The vagueness extended to actual policy recommendations as well. Faux mentioned that the committee at the time had much work to do in hammering out the details of the myriad proposals involving the enforcement of the hard alcohol ban and changes in event registration in Greek houses. “There is no clarity yet as to which populations will be covered and which won’t. The idea is that they are effectively extending residential status to privately owned houses. How is that going to work? … We supported the notion of thirdparty security and bartenders, but … this is an insurance liability. Are you going to train these people? Are they insured under the College’s umbrella? How do you access these people if you’re registering an event for a big weekend or on the fly? Obviously, these are things that can be dealt with, but it seems like it’s going to be hard to deal with the details of these things in the short time they’ve given themselves.” The Hard Alcohol Committee’s lack of policy to present was confirmed when Chief Harry Kinne of Safety and Security declined the Review’s request for an interview on the new policies — the reason given was that the policies were “still in development.”

This dilatory approach to formulating important policy is a major concern. As Faux mentioned, this cuts down on the amount of feedback that the College can receive in making its decisions. It is strange that the policies are being rushed through – the steering committee had approximately nine months from its inception in the spring of 2014 until President Hanlon’s announcement at the end of January to talk with experts and discuss alternative plans. The Hard Alcohol Committee is just now forming, and has until the beginning of Spring term on March 28 to present its decisions on enforcement. This amount of time entails finals week and interim, a period in which students will not be on campus to review the Committee’s proposals. Ironically, the College is mirroring the behavior of the Freedom Budget protesters last year — after their manifesto, published at the end of February, did not receive what they considered a timely response, they barricaded themselves in President Hanlon’s office until then-Dean of the College Charlotte Johnson agreed to have their demands notarized.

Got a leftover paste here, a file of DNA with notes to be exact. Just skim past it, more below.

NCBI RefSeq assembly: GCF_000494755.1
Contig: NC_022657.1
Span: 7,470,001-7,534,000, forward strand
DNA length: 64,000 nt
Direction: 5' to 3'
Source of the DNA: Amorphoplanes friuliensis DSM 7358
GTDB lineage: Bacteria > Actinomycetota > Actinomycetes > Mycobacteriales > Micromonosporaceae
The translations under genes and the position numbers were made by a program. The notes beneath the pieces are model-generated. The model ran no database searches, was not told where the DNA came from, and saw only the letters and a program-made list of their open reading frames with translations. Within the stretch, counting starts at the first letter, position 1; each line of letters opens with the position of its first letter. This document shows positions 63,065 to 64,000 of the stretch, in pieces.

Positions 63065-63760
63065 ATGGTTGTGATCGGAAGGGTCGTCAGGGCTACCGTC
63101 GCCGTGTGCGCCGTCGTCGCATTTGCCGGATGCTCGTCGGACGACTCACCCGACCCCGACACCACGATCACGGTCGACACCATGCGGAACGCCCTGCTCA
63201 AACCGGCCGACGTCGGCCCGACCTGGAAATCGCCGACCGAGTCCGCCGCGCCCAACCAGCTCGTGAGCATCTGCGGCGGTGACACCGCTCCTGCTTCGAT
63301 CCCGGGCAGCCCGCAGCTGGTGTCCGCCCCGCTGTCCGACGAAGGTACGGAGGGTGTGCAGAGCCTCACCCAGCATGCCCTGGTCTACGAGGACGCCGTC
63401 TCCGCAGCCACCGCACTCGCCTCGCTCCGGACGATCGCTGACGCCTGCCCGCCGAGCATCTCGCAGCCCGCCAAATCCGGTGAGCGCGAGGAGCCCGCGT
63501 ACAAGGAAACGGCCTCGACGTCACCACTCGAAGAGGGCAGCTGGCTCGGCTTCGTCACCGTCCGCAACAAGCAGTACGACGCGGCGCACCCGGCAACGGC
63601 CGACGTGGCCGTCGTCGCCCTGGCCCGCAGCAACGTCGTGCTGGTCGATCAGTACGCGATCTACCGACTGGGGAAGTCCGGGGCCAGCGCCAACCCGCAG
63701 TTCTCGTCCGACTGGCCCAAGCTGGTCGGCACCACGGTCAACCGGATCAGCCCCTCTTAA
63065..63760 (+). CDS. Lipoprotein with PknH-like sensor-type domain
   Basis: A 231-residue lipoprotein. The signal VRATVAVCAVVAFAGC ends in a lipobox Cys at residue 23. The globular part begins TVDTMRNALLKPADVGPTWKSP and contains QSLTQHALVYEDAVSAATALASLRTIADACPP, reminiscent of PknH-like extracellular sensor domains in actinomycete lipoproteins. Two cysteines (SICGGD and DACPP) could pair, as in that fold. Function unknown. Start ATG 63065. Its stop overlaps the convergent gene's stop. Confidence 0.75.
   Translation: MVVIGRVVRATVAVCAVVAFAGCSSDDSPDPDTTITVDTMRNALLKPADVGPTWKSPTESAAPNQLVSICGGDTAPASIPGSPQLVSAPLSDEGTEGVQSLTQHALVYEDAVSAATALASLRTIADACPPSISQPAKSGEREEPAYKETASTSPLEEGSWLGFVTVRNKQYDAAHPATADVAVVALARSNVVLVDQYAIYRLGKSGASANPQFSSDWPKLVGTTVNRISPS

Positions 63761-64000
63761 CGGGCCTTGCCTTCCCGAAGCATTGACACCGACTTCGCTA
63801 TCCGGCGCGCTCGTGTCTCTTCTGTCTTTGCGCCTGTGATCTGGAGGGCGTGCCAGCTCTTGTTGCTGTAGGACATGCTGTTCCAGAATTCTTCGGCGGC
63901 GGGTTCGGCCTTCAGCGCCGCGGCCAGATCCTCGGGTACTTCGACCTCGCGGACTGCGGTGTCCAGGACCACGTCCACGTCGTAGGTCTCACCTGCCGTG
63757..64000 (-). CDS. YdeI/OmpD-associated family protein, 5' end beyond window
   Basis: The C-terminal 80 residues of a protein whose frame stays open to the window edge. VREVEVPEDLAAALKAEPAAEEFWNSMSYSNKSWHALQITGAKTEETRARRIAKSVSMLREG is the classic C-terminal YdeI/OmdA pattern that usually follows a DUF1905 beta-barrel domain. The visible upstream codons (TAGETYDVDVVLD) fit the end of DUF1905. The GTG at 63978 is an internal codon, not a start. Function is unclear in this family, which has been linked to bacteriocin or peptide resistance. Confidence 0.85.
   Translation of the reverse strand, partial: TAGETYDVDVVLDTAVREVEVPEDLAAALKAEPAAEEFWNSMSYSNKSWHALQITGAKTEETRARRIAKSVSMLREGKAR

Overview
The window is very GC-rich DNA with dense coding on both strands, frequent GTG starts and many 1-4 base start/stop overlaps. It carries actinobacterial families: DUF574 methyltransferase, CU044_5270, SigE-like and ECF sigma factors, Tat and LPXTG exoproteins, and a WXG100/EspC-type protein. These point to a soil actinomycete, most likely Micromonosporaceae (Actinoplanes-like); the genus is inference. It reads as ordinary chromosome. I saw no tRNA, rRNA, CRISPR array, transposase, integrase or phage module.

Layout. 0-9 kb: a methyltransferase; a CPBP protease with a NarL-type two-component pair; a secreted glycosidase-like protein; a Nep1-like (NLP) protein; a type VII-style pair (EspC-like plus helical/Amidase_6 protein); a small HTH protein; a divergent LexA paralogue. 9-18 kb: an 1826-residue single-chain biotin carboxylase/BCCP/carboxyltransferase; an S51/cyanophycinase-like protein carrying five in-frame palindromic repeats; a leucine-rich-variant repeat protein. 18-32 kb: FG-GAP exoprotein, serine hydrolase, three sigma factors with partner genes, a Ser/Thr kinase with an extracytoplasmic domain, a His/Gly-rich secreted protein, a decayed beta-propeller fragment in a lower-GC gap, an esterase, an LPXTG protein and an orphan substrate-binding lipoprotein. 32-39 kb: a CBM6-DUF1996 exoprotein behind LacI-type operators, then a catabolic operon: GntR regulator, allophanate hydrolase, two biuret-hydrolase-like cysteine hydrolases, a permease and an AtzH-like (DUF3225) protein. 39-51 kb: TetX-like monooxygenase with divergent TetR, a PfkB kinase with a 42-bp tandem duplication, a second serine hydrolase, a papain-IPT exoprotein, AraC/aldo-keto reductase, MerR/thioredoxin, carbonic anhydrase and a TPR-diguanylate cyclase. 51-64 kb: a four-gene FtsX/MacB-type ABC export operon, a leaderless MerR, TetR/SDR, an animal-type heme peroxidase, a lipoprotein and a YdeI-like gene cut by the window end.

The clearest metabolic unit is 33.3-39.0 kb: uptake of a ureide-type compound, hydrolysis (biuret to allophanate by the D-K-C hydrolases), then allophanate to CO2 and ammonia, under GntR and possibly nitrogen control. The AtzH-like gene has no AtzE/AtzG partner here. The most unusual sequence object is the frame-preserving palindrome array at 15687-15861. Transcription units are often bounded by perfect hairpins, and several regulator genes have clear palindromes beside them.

Interestingly, the College may find an example of alcohol policy in the Hanover Police. This may be surprising to longtime observers of Dartmouth student-Hanover Police relations, but the situation has changed with the inauguration of Chief Charlie Dennis. In January 2015, he confirmed a change in enforcement policy: students sent to Dick’s House for alcohol-related incidents would not be arrested unless they behaved violently. Students were previously also sent to the Hanover alcohol diversions program, which charged them $400; this program has been discontinued, with violent alcohol offenders now being referred to the Valley Court diversions program, which charges $275. When The Dartmouth Review reached out to Chief Dennis on the subject, he cited price, safety, and community as factors that influenced the decision. When a student is in the care of doctors at Dick’s House, “I don’t think that’s where police should be getting involved in an interfacility transfer.” Having a more lenient alcohol policy makes it more likely that “may get more people under the Good Samaritan [policy] — get their friend to Dick’s House without worrying about the enforcement part.” In addition, the Hanover Police have made strides in reaching out for input — under Chief Dennis’s watch, they have held two “Coffee with a Cop” events to discuss community issues, a stark contrast to the secretive manner in which MDF was framed and how its enforcement policies are being laid out. From the information gleaned, it appears as though the College is on a frantic search for ways to enact its hard alcohol ban and new Greek event policies before they go into effect at the beginning of spring term. Much ink has been spilled over the Prohibition-esque issues that may arise from the ban, but the Hanlon administration’s hasty decision-making may lead to a worsening of the problems it seeks to solve. At best, attempts to improvise new regulations will be ineffectual (take, for example, one federal budget from the 1980s, which was drafted so quickly that a phone number scrawled in the margins was taken for a seven-figure expenditure and spent by a department before Congress realized its mistake); at worst, regulations that prove too onerous or intrusive will dismantle all of the goodwill that President Hanlon sought to create through MDF.

Joshua D. Kotran also contributed to this report.